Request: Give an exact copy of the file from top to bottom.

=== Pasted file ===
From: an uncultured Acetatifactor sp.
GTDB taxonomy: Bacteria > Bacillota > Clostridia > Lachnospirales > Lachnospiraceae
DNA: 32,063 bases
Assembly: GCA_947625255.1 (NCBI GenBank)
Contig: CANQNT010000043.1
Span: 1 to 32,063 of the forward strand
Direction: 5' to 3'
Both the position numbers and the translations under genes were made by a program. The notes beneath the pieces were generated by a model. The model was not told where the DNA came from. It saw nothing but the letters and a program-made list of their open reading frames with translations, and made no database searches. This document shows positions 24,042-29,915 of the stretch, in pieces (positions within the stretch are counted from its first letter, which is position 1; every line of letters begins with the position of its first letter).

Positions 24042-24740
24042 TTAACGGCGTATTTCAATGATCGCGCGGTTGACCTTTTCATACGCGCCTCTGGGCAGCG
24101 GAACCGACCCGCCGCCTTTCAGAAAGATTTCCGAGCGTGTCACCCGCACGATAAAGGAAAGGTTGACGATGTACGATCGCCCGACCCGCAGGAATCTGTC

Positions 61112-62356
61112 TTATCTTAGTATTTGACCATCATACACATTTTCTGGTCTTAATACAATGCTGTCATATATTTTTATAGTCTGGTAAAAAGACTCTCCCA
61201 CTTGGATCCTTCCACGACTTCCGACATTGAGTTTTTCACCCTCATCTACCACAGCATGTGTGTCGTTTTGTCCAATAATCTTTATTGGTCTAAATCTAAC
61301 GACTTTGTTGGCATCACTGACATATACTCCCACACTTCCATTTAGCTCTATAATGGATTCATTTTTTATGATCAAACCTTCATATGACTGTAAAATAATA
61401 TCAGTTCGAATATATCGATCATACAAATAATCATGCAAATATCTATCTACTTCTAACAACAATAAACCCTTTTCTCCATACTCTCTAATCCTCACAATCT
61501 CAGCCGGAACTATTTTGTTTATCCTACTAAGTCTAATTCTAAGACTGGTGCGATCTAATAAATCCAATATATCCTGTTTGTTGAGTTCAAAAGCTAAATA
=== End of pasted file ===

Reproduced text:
From: an uncultured Acetatifactor sp.
GTDB taxonomy: Bacteria > Bacillota > Clostridia > Lachnospirales > Lachnospiraceae
DNA: 32,063 bases
Assembly: GCA_947625255.1 (NCBI GenBank)
Contig: CANQNT010000043.1
Span: 1 to 32,063 of the forward strand
Direction: 5' to 3'
Both the position numbers and the translations under genes were made by a program. The notes beneath the pieces were generated by a model. The model was not told where the DNA came from. It saw nothing but the letters and a program-made list of their open reading frames with translations, and made no database searches. This document shows positions 24,042-29,915 of the stretch, in pieces (positions within the stretch are counted from its first letter, which is position 1; every line of letters begins with the position of its first letter).

Positions 24042-24740
24042 TTAACGGCGTATTTCAATGATCGCGCGGTTGACCTTTTCATACGCGCCTCTGGGCAGCG
24101 GAACCGACCCGCCGCCTTTCAGAAAGATTTCCGAGCGTGTCACCCGCACGATAAAGGAAAGGTTGACGATGTACGATCGCCCGACCCGCAGGAATCTGTC

Positions 61112-62356
61112 TTATCTTAGTATTTGACCATCATACACATTTTCTGGTCTTAATACAATGCTGTCATATATTTTTATAGTCTGGTAAAAAGACTCTCCCA
61201 CTTGGATCCTTCCACGACTTCCGACATTGAGTTTTTCACCCTCATCTACCACAGCATGTGTGTCGTTTTGTCCAATAATCTTTATTGGTCTAAATCTAAC
61301 GACTTTGTTGGCATCACTGACATATACTCCCACACTTCCATTTAGCTCTATAATGGATTCATTTTTTATGATCAAACCTTCATATGACTGTAAAATAATA
61401 TCAGTTCGAATATATCGATCATACAAATAATCATGCAAATATCTATCTACTTCTAACAACAATAAACCCTTTTCTCCATACTCTCTAATCCTCACAATCT
61501 CAGCCGGAACTATTTTGTTTATCCTACTAAGTCTAATTCTAAGACTGGTGCGATCTAATAAATCCAATATATCCTGTTTGTTGAGTTCAAAAGCTAAATA